12. Will Pepsi spend more money on advertising? • Imagine that Pepsi and Coca Cola are the only makers of cola drinks. Both are earning economic profits of $6000/day. • Assume the following: • If Pepsi increases its advertising expenditures by $1000/day and Coca Cola spends no more on advertising , Pepsi’s profit will increase to $8000/day and Coca Cola’s will decrease to $2000. • If both spend $1000 on advertising, each will earn an economic profit of $5500/day. • If Pepsi stands pat while Coca Cola increases its spending by $1000, Pepsi’s economic profit will fall to $2000/day, and Coca Cola’s will increase to $8000. • The payoffs are symmetric. LO1: Basic Elements of A Game

    13. The Payoff Matrix for an Advertising Game LO1: Basic Elements of A Game

    14. Table 9.1: The Payoff Matrix for an Advertising Game Suppose Coca Cola assumes that Pepsi will raise its spending on advertising, in that case, Coca Cola’s best option would be to follow suit. Payoff is higher LO1: Basic Elements of A Game

    15. Table 9.1: The Payoff Matrix for an Advertising Game Suppose Coca Cola assumes that Pepsi will do nothing, in that case, Coca Cola’s best option would be to raise its spending on advertisements. Payoff is higher LO1: Basic Elements of A Game

    16. Table 9.1: The Payoff Matrix for an Advertising Game No matter which strategy Pepsi chooses, Coca Cola will earn a higher economic profit by increasing its spending on advertising. Since this game is perfectly symmetric, a similar conclusion holds for Pepsi: No matter which strategy Coca Cola chooses, Pepsi will do better by increasing its spending on advertisements. Dominate strategy Nash equilibrium LO2: Identifying Dominant Strategy LO3: Find an Equilibrium for a Game

    17. Strategies • Dominant strategy: • A strategy that yields a higher payoff no matter what the other players in a game choose. • Dominated strategy: • Any other strategy available to a player who has a dominant strategy. • Nash Equilibrium: • Any combination of strategies in which each player’s strategy is his best choice, given the other players’ strategies. LO2: Identifying Dominant Strategy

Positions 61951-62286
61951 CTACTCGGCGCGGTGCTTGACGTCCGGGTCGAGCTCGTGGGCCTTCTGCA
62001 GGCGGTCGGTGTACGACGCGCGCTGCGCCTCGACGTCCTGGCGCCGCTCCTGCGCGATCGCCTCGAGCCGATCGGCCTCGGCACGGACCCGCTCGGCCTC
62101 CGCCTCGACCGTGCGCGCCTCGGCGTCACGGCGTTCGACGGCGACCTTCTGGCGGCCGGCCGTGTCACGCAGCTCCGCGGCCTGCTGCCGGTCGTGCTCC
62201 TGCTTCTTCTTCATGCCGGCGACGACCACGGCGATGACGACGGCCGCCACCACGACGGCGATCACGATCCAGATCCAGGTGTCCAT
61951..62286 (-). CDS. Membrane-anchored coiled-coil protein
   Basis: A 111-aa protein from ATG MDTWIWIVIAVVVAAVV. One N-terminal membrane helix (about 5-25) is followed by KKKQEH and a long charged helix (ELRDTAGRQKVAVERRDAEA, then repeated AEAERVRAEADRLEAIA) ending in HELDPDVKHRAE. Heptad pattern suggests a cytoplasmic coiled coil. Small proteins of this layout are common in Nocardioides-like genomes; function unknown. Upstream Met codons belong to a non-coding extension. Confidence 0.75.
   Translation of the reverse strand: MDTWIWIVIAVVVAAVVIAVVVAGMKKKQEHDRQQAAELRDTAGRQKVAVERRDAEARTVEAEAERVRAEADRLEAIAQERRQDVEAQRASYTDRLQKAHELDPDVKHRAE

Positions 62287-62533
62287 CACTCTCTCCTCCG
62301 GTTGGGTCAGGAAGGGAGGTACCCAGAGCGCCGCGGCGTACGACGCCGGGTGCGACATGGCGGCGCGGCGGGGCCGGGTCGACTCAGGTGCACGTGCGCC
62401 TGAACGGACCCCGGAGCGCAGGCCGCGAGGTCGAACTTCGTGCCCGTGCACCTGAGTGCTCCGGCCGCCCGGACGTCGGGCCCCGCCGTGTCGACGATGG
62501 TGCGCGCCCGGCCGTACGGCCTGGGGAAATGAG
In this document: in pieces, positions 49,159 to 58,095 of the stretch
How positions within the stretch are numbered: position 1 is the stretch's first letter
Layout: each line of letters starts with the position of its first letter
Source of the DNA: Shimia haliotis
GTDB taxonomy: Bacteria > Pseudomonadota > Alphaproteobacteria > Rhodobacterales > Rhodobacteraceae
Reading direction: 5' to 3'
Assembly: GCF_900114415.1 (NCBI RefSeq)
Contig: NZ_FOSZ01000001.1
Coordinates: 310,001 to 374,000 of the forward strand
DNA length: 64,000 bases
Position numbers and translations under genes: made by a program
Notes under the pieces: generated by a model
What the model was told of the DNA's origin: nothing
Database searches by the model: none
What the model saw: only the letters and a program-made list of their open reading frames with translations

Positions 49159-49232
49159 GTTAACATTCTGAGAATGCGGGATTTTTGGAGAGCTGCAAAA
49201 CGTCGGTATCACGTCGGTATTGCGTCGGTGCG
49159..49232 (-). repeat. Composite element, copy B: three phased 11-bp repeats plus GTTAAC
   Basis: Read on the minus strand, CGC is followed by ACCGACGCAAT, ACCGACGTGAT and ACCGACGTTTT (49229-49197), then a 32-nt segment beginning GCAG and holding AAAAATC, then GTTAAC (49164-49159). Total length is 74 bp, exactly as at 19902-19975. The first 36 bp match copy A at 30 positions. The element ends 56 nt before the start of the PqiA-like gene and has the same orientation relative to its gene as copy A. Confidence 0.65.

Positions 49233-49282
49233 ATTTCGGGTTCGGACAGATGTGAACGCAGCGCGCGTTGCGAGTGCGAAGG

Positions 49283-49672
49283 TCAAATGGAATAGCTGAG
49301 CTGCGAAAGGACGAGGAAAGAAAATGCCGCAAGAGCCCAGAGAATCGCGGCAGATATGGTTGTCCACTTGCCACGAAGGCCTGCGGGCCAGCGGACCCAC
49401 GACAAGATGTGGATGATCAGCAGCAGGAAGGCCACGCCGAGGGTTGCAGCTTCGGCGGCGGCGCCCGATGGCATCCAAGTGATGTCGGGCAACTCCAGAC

18. Example 9.2: The Payoff Matrix for an Advertising Game When One Player Lacks a Dominant Strategy No matter what Pepsi does, Coca Cola will do better to increase its advertising, so raising the advertising budget is a dominant strategy for Coca Cola. Dominate strategy Payoff is higher Payoff is higher LO3: Find an Equilibrium for a Game

    19. Example 9.2: The Payoff Matrix for an Advertising Game When One Player Lacks a Dominant Strategy Pepsi does not have a dominate strategy in this game. Payoff is higher Payoff is higher LO3: Find an Equilibrium for a Game

    20. Example 9.2: The Payoff Matrix for an Advertising Game When One Player Lacks a Dominant Strategy Nash equilibrium: If Pepsi believes that Coca Cola will spend more on advertisements, Pepsi’s best strategy is to keep its own spending constant. Dominate strategy Nash Equilibrium LO3: Find an Equilibrium for a Game

    21. Cartels • Cartel: • A coalition of firms that agree to restrict output for the purpose of earning an economic (excess) profit. • Normally cartels involve several firms. • This makes retaliation against a dissenter difficult. • Agreements are not legally enforceable and hence may be unstable. • Constant temptation for each participant to cheat on the agreement. • Example: OPEC oil cartel production quotas. • Economic naturalist 9.1: Why might cartel agreements be unstable? LO5: Games with Equilibrium Like Prisoner’s Dilemma

    22. FIGURE 9.1: The Market Demand for Mineral Water • Faced with the demand curve shown, a monopolist with zero marginal cost would produce 1000 bottles/day (the quantity at which marginal revenue equals zero) and sell them at a price of $1.00/bottle. D MR LO5: Games with Equilibrium Like Prisoner’s Dilemma

    23. FIGURE 9.2: The Temptation to Violate a Cartel Agreement • By cutting its price from $1/bottle to $0.90/bottle, Aquapure can sell the entire market quantity demanded at that price, 1100 bottles/day, rather than half the monopoly quantity of 1000 bottles/day. 0.90 D MR 1100 LO5: Games with Equilibrium Like Prisoner’s Dilemma

    24. TABLE 9.4: The Payoff Matrix for a Cartel Agreement • Each firm’s dominant strategy is to sell at the lower price, yet in following that strategy, each earns a lower profit than if each had sold at the higher price. Nash Equilibrium LO5: Games with Equilibrium Like Prisoner’s Dilemma

    25. ..\..\..\..\..\..\Users\gmason.PRAINC\Documents\Pavtube\youtube_converter\Game Theory 101 What Is a Nash Equilibrium (Stoplight Game) - YouTube_0.mp4